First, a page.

Oils ain’t oils, so the old saying goes. It means that you should watch the quality of the oils that you buy. That saying was once often applied to oils for automobiles, but the same applys in the kitchen, right?
On the kitchen bench there are 5 oils — ghee of course, and some organic virgin cold pressed coconut oil. Then there is Indian mustard oil, that tangy oil so good for cooking and drizzling when you want that “heat up your nose” mustardy flavour. And Indian sesame oil, a very light sesame oil that does not have the intense flavours of Chinese Sesame oils.
And then of course, olive oil, extra virgin and cooking quality. Essential.
In summer, for salads, perhaps some hazelnut oil, some grapeseed oil and maybe one or two others for variety. For the rare deepfrying, then it is peanut or canola oil.
It is fun to make your own flavoured oils and they add variety to salad dressings, cooking mediums and oiled drizzled over soups and other dishes. Try some yourself at home.
While I make a lot of flavoured oils, I take a lot of care. There is a potential issue with home made flavoured oils that are made from fresh ingredients. It is caused by the water that they contain which is then placed in an oxygen-free environment (oil), allowing bacteria to grow. Please do your own research on this before making oils.
Using dried ingredients to make flavoured oils can help. When using fresh ingredients, keep the oil refrigerated and use within a few of days.
In addition, soaking your fresh herbs, chillies etc in vinegar prior to adding to the oil to reduce any risk. But again, do your own research on this.
Always store all oils in a cool, dark place. The fridge is recommended for any home made oils.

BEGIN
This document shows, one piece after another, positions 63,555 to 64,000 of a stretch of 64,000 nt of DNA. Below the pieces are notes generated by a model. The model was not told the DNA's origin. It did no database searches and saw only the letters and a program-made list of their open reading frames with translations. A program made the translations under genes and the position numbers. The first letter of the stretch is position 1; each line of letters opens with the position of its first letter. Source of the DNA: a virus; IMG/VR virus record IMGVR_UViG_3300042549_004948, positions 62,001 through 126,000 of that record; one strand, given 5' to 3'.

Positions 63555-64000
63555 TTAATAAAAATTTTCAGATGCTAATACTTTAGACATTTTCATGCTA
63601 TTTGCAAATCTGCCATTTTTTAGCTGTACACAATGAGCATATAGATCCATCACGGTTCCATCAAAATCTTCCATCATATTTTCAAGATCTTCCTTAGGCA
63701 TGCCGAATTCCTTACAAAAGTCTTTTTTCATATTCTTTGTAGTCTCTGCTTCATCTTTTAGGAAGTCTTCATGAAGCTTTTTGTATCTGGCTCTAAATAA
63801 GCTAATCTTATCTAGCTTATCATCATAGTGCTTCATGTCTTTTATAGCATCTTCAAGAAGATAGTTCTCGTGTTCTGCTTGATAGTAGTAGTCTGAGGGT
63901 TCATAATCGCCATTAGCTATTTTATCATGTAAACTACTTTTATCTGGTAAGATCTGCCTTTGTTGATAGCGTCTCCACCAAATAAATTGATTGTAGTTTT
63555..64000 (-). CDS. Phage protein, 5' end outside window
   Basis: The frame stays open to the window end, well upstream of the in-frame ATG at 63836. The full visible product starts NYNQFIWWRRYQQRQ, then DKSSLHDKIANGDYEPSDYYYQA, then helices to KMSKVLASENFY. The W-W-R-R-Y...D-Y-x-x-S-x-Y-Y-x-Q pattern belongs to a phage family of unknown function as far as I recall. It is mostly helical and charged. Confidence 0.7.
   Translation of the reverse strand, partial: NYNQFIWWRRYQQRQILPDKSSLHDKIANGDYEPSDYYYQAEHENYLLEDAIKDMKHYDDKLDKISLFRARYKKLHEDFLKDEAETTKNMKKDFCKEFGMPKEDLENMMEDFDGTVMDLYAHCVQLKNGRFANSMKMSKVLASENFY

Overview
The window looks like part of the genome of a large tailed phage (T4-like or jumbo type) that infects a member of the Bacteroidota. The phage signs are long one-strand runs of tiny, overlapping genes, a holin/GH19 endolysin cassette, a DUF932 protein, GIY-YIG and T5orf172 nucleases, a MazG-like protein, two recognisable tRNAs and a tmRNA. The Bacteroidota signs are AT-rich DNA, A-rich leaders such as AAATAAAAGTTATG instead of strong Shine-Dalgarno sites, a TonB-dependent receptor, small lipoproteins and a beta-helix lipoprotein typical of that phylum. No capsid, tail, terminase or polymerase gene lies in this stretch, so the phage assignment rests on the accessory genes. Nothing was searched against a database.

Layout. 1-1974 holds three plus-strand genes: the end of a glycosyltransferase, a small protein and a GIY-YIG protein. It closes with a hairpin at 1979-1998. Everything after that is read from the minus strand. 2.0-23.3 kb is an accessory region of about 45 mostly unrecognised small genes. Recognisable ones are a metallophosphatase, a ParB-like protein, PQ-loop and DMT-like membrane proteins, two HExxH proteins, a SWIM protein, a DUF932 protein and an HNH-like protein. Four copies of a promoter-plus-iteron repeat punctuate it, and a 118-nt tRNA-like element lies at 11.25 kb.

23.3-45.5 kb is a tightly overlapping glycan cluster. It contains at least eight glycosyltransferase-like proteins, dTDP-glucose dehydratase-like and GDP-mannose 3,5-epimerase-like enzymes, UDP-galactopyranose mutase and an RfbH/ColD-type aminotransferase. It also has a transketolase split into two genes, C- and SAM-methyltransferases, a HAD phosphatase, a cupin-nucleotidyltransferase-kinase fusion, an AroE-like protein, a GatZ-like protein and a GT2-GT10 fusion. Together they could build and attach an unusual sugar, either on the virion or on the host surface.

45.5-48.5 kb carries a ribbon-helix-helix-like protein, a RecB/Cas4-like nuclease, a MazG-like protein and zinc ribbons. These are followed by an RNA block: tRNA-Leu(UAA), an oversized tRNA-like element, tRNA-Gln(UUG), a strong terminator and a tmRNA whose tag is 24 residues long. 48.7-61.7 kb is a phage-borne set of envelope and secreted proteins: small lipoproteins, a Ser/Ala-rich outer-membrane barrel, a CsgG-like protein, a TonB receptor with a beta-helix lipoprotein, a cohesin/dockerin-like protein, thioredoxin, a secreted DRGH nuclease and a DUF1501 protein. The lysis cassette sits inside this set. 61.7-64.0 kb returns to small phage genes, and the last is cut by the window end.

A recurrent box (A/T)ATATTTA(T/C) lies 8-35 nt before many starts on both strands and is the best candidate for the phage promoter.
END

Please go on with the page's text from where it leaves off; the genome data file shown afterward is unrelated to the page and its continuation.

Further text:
If you intend making oils regularly, buy a couple of litres of a good olive oil in bulk at the beginning of Summer, and keep several dark glass bottles on hand – ones with good corks or caps – to store the flavored oil in.
For strong flavoured oils use up to 1 cup of fresh herbs or ingredients, or about 1/3 cup dried herbs, to 2 or 3 cups of good olive oil. Slightly warm the oil if the herbs or spices are not too delicate, and then allow the oil and herbs to soak so that the oil is infused with the flavours. Strain, put a couple of any whole leaves or spices into a bottle and top with the infused oil.
My Standby Chilli Oil
Use 6 dried red chillies, or more, and 2 cups olive oil.
My Kitchen Bench Olive Oil
I love to make a little oil while I am pottering around the Kitchen, using what ever is on the bench. Dried limes, dried chillies, odd bits of herbs or spices, mandarin peel that I have dried. I make small amounts, generally under a cup and use it within a couple of days. It gets drizzled onto and into everything.
Who doesn’t love a good garlic oil. But either use dried garlic when you make it, or make small amounts, keep refrigerated and use quickly, for example at a Sunday afternoon BBQ or to drizzle on some hot soup for a wintery Sunday Lunch. Garlic oil is particularly prone to the problems mentioned above, so please do your own research before making this.
Use 15g peeled garlic cloves per 1 cup olive oil.
A Great Pasta Oil
Use 15g peeled garlic cloves, 15g roughly chopped basil leaves, 15g oregano and 2 cups olive oil. If you are using dried herbs, use about 1/4 of these quantities.
As this oil contains fresh garlic, only make enough to be consumed quickly. You can use the vinegar treatment method mentioned above.
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